Saturday, July 2, 2011
What to Do? What to Do?
It is no small thing to draft a book, and there is little doubt Sarah worked at her writing activity. What should Sarah have done differently? Here are some suggestions.
· From 1976 to 1980, even while working for Yale as a research associate and computer programmer, if she intended to write for profit in the future, she should have:
o Begun writing
o Taken pertinent classes
o Formulated a business plan
o Joined and participated in a writer’s league
o Attended writer’s conferences
o Joined a critiquing group
o Started submitting pieces to contests and publishers
· When she learned of the publisher of travel guides who needed information for a revision to an African travel guide and contacted the firm and received information regarding submissions, she should have incorporated such into her plan and followed up or explained why she hadn’t.
· While in Africa and Israel and employed by Weizmann, Sarah should have tracked her writing efforts, logging typewriter use, research time and efforts, and any other efforts she expended to write her draft based upon her adventures there. Did she work eight hours a day for her employer and write for one hour a day? She should have kept financial and non-financial records of writing activities. Also, she should have modeled an exemplar, someone who had already sold well and made lots of money in her genre— Bill Bryson, who wrote A Walk in the Woods and, much later, In a Sunburned Country comes to mind. At the same time she should have retained her originality and voice and planned how her work could compete or fill a new niche. (It’s hard to convince the IRS or the Tax Court that you moved somewhere to gather writing materials to write a particular piece of fiction while you’re making substantial wages from your employer. That’s especially true if the wages you make are substantial compared to the revenue or potential revenue of writing.)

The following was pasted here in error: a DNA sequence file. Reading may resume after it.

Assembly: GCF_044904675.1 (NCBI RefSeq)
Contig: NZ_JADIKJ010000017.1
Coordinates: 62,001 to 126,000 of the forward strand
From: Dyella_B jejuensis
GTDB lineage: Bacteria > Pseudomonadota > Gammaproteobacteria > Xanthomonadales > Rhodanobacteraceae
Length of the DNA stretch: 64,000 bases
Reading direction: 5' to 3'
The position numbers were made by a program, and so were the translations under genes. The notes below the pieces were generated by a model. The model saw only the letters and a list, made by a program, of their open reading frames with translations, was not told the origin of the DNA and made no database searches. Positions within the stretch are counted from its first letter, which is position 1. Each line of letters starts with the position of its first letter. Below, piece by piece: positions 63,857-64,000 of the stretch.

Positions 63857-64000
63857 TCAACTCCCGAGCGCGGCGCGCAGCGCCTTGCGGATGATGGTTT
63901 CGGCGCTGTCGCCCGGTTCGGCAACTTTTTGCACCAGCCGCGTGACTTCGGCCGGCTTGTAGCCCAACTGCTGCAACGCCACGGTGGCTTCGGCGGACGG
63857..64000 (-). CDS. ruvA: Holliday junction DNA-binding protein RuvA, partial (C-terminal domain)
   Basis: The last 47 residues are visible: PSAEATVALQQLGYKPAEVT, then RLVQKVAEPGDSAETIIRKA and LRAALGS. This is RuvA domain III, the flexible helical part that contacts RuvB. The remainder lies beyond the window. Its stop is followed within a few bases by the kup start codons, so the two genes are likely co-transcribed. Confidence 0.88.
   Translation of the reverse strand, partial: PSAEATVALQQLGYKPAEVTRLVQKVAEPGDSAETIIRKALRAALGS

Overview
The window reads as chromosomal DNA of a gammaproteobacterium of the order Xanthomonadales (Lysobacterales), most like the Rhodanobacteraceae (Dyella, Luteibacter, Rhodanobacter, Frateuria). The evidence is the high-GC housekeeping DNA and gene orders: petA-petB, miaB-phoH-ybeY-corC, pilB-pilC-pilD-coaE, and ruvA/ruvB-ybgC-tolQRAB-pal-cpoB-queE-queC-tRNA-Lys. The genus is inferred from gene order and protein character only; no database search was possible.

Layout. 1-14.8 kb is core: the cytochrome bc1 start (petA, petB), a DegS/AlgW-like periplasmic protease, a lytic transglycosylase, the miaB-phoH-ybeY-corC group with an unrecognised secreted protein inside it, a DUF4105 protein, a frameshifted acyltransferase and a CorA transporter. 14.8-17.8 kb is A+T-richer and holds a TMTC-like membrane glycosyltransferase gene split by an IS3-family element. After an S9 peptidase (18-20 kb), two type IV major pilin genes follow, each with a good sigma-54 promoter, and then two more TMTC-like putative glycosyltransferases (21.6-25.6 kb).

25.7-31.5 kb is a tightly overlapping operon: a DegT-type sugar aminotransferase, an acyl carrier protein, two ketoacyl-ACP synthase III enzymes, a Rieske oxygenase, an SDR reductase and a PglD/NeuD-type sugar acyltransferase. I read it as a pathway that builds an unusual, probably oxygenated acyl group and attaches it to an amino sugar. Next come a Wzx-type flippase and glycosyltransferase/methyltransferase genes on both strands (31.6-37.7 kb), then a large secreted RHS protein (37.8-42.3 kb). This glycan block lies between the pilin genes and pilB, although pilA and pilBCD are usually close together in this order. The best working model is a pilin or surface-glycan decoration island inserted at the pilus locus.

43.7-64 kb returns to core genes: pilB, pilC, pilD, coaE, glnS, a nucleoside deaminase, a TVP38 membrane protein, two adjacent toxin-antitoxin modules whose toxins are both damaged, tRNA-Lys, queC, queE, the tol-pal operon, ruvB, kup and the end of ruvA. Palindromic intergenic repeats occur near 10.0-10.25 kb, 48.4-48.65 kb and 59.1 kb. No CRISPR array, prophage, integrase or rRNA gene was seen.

· Sarah should have gotten her work published. At the very least, she should have shown she consumed herself trying and that she had an alternative business plan to market it. It wouldn’t hurt, for example, to show that she could at worst self-publish and peddle her work. Potentially, then she could eventually generate revenues like forerunner Bill Bryson. (Of course, her writing skill would have to rival or exceed his—perhaps this would be another goal for her business plan.)